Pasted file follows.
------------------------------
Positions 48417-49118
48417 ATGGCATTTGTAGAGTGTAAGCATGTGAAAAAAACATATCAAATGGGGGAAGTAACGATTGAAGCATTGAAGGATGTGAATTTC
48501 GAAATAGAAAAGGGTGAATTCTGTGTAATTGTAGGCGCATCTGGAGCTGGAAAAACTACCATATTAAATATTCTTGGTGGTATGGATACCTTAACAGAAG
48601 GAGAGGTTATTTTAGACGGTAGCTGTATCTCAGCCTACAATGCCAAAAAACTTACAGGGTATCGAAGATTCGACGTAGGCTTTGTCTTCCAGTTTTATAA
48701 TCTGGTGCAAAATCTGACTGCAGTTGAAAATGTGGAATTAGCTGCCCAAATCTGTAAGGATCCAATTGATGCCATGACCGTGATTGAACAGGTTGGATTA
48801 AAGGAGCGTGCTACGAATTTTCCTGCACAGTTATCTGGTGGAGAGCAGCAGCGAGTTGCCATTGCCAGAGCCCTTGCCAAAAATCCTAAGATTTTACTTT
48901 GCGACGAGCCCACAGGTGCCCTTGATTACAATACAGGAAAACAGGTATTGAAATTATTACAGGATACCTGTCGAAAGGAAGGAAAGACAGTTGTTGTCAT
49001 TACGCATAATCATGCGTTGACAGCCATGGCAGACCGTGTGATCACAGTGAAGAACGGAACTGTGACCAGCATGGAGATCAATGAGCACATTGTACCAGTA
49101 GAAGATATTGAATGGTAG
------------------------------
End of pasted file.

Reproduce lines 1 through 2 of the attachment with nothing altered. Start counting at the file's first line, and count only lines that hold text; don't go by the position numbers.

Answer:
Positions 48417-49118
48417 ATGGCATTTGTAGAGTGTAAGCATGTGAAAAAAACATATCAAATGGGGGAAGTAACGATTGAAGCATTGAAGGATGTGAATTTC